The dollar climbed to multi-week highs against other major currencies on Thursday, bolstered by the prospects for faster and larger interest rate hikes in the months ahead.
As London trade got under way, the dollar index held at its highest levels since mid-December, while the euro languished at two-month lows of $1.11930. The greenback also hit its highest levels in more than a year against the New Zealand dollar and a seven-week peak against Australia’s currency.
It rose broadly against emerging market currencies as money markets moved swiftly to all but price in as many as five Federal Reserve rate rises this year.
The Fed concluded a two-day meeting on Wednesday and Fed chief Jerome Powell said the central bank was in a mind to begin hiking in March to tame inflation.
He stressed that no decisions had been taken, but answering a question about whether the central bank would consider a 50-basis point hike, he replied without ruling it out.
He said instead that the economy seemed stronger than in the most recent hiking cycle and inflation, much hotter with room to raise rates without “threatening” the labour market.
US gross domestic product figures later on Thursday are expected to show annual growth at its strongest since 1984.
“While the market had already been priced for hikes, a lot of people were assuming that the Fed might be more sensitive to the equity market, which it wasn’t,” said Jane Foley, head currency strategist at Rabobank. “Also the Fed’s mention the balance sheet has focused markets’ mind on the withdrawal of stimulus.”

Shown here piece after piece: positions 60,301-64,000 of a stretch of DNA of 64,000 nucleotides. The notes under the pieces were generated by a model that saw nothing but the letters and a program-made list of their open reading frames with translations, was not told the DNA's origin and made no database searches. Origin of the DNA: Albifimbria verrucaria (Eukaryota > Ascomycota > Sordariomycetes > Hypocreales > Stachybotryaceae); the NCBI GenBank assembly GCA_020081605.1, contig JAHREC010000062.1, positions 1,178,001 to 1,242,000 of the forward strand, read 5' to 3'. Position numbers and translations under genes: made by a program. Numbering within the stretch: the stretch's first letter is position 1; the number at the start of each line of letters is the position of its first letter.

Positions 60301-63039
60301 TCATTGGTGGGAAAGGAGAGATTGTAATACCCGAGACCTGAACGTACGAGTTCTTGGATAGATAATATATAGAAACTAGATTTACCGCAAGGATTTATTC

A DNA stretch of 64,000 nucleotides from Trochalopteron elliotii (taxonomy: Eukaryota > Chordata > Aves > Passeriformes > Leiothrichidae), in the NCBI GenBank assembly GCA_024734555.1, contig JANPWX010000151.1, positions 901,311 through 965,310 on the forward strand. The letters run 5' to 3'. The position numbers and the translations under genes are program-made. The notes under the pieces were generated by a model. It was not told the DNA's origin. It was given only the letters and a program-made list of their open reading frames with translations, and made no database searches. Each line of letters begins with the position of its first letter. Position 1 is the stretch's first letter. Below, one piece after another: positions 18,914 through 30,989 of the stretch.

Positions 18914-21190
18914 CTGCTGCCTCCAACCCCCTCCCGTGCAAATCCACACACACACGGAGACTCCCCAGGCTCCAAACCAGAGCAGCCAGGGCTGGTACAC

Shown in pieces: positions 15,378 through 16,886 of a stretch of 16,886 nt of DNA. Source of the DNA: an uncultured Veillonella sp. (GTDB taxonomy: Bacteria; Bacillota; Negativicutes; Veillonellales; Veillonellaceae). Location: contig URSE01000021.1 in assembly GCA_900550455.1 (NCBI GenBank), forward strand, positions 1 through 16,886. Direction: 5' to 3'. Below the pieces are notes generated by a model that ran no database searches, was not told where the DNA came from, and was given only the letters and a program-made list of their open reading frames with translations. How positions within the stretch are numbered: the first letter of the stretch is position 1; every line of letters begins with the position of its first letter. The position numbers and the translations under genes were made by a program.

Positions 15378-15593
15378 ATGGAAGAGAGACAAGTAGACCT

Foley added that a shake-out of overly long dollar positions earlier in the month had left the greenback in a position to react to the latest Fed signaling.
The dollar’s overnight leap of 0.7 percent against the yen was its sharpest in more than two months, while Treasury yields shot higher and stock markets took a fresh beating as rate-hike prospects resonated.
The dollar index was last at 96.825, holding near its highest levels since mid-December.
The risk-sensitive Australian dollar was last down about 0.5 percent at $0.7077, having fallen to as low as $0.7064, while the New Zealand dollar fell 0.7 percent to $0.6597, a nearly 15-month trough.
Sterling fell to a one-month low at $1.3407 and was last down 0.4 percent on the day. Britain’s pound is delicately balanced as traders keep a wary eye on Prime Minister Boris Johnson, who is under pressure after attending parties during lockdowns, and on next week’s Bank of England meeting.
Elsewhere, China’s yuan took a hit as data showed Chinese industrial profits grew at their slowest pace in more than 18 months, bolstering the case for policy support.
The yuan was on course for its steepest daily drop in more than a month in onshore trade and last traded at 6.3632 to the dollar. Emerging markets currencies across Asia also logged losses.
After a battering last week, cryptocurrencies have mostly held their ground in the wake of the Fed’s meeting, though bitcoin was last down 2 per cent at $36,049.